President Donald Trump mounted a vigorous defense of his presidency and accused America’s news media of being ‘out of control’ at a White House news conference Thursday, vowing to bypass the media and take his message ‘straight to the people.’
President Trump, at a Thursday news conference, repeatedly declared he inherited a “mess” when becoming president.
“To be honest, I inherited a mess,” he said. “It’s a mess. At home and abroad, a mess.” He then explained how jobs and companies are leaving the U.S. and the instability of foreign countries before adding, again, for emphasis, “I inherited a mess.”
The president’s rhythm of speaking, in which he echoes the same phrases and descriptors, has been on display since he entered the presidential race. The examples have penetrated the zeitgeist. Bad deals are “terrible,” the media is “dishonest,” and the system, “broken.”
The style of repetition isn’t lost on linguists, who say his speech is similar to what advertisers use to get people to buy products. And it’s working, thanks to the makeup of our brain.
George Lakoff, a graduate professor of cognitive science and linguistics at the University of California – Berkeley, explains the brain is made of interconnected neurons that form circuits, which carry out every word or thought we have. When circuits are activated by words or sights, they become stronger, and if repeatedly activated, can become permanent. Put simply, if someone repeats something, a person can be trained to think a certain way.
“It’s effective when people hear things over and over, it sticks in their minds,” said Deborah Tannen, a professor of linguistics at Georgetown University who has written a lot on the topic of repetition.
“Where did people come away with this idea that Hillary can’t be trusted?” she asked, then answered, “We heard it over and over.”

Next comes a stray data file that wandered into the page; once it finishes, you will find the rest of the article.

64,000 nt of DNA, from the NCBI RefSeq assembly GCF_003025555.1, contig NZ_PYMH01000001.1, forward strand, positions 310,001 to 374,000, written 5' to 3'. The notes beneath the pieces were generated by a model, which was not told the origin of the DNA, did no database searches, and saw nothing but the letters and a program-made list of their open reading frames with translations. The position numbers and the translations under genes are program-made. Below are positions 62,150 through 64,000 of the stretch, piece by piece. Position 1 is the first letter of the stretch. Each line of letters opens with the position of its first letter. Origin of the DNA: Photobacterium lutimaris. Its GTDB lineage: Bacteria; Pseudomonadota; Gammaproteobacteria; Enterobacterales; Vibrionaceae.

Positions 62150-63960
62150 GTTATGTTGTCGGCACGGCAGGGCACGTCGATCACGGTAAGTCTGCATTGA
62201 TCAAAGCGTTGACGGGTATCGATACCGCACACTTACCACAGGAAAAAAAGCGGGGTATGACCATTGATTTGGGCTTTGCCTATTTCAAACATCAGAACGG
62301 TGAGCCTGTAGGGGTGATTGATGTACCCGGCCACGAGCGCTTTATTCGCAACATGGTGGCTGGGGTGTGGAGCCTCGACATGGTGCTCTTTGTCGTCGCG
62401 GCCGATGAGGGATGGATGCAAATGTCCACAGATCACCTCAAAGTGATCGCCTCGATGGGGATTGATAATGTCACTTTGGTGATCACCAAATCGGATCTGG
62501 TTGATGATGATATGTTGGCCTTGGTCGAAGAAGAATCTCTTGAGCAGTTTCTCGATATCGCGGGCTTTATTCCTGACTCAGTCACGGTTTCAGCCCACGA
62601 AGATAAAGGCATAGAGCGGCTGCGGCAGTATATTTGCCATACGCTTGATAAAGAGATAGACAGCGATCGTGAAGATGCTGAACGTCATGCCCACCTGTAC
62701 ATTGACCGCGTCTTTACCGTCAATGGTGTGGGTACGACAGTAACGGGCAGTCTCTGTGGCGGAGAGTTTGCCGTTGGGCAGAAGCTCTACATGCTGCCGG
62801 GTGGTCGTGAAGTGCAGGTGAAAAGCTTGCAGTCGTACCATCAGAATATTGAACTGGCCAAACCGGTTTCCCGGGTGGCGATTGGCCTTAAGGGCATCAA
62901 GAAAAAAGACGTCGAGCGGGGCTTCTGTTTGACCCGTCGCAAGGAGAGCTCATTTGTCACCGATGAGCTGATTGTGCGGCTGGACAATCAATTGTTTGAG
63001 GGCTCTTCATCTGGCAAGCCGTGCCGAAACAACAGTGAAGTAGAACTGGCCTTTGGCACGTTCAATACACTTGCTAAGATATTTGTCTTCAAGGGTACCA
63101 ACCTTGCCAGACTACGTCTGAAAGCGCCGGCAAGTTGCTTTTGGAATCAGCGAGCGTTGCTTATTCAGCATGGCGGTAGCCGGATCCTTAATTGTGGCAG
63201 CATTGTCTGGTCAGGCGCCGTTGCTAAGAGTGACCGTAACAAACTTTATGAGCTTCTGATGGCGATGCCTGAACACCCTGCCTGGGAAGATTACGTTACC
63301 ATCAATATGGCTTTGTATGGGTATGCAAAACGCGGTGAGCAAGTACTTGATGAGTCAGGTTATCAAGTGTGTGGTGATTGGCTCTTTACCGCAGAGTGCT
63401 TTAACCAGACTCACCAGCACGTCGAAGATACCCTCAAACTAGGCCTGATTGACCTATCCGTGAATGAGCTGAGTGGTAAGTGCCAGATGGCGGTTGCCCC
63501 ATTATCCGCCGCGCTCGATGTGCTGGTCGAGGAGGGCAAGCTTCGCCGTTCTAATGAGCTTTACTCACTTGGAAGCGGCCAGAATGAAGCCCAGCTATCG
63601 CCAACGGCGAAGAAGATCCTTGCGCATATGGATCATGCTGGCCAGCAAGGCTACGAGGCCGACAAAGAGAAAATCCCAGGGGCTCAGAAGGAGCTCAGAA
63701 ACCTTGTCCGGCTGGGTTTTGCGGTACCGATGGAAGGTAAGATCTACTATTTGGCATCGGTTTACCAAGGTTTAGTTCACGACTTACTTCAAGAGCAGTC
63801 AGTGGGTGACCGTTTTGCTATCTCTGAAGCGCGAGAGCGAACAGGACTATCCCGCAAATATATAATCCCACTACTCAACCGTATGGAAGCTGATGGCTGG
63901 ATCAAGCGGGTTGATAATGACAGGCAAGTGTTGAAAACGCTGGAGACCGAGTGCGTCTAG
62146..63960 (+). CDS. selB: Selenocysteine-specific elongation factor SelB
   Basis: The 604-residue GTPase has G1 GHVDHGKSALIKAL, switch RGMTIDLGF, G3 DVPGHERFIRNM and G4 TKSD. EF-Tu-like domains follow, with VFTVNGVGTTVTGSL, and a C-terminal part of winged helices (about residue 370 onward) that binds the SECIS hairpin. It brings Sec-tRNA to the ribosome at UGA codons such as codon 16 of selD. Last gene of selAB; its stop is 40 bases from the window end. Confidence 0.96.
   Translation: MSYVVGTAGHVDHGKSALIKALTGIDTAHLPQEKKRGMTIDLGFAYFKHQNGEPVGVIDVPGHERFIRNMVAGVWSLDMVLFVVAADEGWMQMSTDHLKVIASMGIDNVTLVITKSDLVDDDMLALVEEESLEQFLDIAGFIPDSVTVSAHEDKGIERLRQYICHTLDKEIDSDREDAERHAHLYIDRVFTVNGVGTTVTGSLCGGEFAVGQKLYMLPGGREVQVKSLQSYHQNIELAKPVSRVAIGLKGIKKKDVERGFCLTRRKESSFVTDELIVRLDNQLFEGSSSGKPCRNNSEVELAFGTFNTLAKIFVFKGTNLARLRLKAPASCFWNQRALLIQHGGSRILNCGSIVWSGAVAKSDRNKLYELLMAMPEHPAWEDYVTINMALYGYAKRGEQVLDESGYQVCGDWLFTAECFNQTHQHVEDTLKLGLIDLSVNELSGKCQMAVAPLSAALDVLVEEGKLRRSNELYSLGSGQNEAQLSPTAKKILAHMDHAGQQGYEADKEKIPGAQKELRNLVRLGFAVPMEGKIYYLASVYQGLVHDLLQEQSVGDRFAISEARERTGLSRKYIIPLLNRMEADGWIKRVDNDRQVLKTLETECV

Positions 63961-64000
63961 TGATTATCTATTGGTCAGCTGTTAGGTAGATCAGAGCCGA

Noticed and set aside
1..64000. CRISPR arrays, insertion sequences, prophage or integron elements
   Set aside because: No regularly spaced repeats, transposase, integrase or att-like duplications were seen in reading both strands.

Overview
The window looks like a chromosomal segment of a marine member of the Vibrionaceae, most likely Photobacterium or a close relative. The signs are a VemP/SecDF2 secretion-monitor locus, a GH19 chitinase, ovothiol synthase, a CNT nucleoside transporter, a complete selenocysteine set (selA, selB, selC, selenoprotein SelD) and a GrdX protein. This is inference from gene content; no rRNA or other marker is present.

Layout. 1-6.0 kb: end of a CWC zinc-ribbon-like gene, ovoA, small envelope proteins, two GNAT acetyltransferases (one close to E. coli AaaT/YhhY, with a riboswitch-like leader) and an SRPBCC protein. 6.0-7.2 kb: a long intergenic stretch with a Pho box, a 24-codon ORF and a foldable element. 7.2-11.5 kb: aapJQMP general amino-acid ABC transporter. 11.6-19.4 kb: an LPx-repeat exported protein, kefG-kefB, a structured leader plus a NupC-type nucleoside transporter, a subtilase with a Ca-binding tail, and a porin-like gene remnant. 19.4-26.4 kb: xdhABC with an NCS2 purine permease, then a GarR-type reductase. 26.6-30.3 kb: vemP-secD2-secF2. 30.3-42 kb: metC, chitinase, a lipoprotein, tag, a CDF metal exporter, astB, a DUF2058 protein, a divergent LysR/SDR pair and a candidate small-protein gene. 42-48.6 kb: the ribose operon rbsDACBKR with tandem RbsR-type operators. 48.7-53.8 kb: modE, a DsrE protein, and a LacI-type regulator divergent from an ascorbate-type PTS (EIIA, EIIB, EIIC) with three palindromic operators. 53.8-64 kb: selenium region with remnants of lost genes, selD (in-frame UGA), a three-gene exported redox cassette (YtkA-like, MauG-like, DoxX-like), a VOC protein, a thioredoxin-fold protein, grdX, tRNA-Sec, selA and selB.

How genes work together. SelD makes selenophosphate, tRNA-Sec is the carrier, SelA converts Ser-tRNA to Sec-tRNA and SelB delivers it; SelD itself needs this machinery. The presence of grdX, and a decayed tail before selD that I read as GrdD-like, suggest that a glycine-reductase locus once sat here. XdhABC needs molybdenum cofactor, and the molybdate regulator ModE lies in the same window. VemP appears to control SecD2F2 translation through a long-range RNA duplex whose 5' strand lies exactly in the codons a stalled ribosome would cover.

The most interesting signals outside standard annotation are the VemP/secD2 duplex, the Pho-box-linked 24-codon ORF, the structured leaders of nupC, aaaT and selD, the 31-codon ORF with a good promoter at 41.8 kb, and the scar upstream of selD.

Lakoff gives the example of former President George W. Bush’s promise of “tax relief,” a term, Lakoff said, portrayed taxes as something that needed to be remedied. The then-president, Lakoff said, reiterated the term early in his administration and soon reporters and opposing Democrats were using it.
Trump’s speech, Lakoff suggests, is an extension of his businessman persona – and done purposefully.
“This is something taught in every marketing class,” he said. “He knows how to use your brain for his advantage… Trump is always selling. He’s selling himself.”
To Tannen, Trump’s speech is just that.
“My guess is that it’s automatic and that it’s just the way he talks, that he doesn’t think things through in great detail,” she said. “It’s something in between an idea and an emotion.”
Repeating words, she added, also can be used as a stall tactic.
“It allows you to keep speaking when you don’t have anything new to say,” she said.
Tannen also pointed out Trump’s “one-word emotional ways of wrapping things up,” such as ending Tweets with the word “sad.”
“They’re emotional wrap-ups, they’re not substantive,” she said. “It tells you how he feels about it, it doesn’t tell you what he thinks about it.”
But Trump’s draw, Tannen explained, is tied to his ability not to sound like a politician or an expert. People feel he’s talking to them, she said, which makes people feel comfortable.
“It’s part of our increasing tendency to value the conversation and the everyday over the experts and the formal,” she said.
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